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It’s National Stress Awareness Week, and nearly one million people in the UK have reported work-related stress, depression or anxiety according to figures from the Health and Safety Executive
Now a University of Plymouth PhD student is looking for people to test whether a bespoke resilience technique can help people to combat the effects.   
Despina Djama is exploring whether Functional Imagery Training (FIT) can improve employees’ resilience to stressful situations.
FIT is a psychological technique that uses mental imagery to help people achieve their goals. Created and developed at the University of Plymouth, it has already been proven to help people lose weight, as well as improving soldiers’ resilience during commando training
While employers can do a lot to reduce stress in the workplace, there are certain stressors – such as changing priorities and unforeseen staff absence – that are difficult to avoid, and the study is hoping to equip people with the tools they need to deal with such obstacles.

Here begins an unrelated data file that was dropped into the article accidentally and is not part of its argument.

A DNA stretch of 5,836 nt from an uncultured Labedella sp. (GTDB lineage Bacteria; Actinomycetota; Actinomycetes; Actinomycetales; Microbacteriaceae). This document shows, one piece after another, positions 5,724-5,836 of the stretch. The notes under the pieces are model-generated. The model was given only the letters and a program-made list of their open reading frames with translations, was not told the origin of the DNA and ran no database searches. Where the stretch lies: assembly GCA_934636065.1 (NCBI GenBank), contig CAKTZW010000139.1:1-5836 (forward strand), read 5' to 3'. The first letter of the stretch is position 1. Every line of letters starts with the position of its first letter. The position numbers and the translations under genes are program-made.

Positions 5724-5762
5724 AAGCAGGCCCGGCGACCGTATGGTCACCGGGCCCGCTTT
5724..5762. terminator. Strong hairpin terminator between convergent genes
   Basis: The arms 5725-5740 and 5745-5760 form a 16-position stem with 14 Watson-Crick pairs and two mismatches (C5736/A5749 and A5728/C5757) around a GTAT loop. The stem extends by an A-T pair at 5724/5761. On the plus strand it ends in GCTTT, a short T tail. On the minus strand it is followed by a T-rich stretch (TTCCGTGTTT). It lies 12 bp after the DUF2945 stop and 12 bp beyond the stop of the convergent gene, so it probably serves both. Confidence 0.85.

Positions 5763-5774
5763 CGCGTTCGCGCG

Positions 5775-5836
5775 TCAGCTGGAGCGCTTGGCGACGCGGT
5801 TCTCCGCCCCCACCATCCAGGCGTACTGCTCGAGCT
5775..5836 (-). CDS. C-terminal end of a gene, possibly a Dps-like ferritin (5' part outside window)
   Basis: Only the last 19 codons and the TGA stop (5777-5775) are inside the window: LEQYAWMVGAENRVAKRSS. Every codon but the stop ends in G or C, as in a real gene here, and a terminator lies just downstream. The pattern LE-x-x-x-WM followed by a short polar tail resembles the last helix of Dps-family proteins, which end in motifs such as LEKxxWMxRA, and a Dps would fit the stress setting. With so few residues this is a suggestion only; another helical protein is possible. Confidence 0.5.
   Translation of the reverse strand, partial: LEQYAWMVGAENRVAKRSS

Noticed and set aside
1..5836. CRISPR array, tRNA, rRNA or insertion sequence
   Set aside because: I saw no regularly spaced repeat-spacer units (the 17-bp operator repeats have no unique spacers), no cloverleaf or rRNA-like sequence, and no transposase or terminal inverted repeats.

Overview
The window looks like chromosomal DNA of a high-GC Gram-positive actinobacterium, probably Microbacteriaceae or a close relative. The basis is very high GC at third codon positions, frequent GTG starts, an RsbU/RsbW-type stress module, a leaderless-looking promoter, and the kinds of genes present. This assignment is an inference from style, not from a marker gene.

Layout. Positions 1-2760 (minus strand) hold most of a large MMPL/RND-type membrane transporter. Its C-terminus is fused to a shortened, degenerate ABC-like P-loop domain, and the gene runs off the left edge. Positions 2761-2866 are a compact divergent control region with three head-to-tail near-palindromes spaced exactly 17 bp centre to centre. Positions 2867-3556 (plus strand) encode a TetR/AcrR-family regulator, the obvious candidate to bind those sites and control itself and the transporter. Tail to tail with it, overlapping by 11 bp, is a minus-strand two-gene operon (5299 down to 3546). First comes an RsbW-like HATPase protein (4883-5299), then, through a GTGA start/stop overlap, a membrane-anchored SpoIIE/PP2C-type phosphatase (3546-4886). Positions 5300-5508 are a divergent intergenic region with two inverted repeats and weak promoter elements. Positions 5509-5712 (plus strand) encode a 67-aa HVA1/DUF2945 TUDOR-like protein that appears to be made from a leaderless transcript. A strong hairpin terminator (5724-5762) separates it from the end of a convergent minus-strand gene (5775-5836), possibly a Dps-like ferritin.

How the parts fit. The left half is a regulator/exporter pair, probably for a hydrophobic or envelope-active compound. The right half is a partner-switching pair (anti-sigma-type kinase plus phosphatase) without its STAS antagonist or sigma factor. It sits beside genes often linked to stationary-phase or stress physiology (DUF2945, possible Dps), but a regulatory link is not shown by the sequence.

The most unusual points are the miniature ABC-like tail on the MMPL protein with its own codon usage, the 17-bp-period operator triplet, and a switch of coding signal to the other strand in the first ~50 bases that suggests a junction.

Employers can ensure good communication, set clear expectations, provide appropriate training, and foster a sense of shared goals and achievements, which can all help to alleviate stress in the first place. But some stressors are unavoidable – accidents happen, colleagues get sick, customers’ demands change and so on.

That’s where FIT comes in. FIT trains people in the psychological skills to feel more confident and motivated to get what they want out of tough situations, and we’ve built on the existing principles to apply it to workplace situations. 

Feeling resilient doesn’t mean that you won’t experience stress or that you become immune to adversity, but it does mean that you can use these skills to feel empowered to take control and get what you want out of challenging situations.

If you would like to take part, it would be brilliant to hear from you – we’re looking for participants from across all workplaces and sectors. FIT will run in a group setting where you can get the most out of shared experiences and, at the same time, develop your own bespoke plan for feeling more resilient.

Despina DjamaDespina Djama
Teaching and Research Associate (TARA)

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Faculty of Health

Exceptional clinical and academic learning, social engagement and research in medicine, dentistry, nursing, psychology and health professions.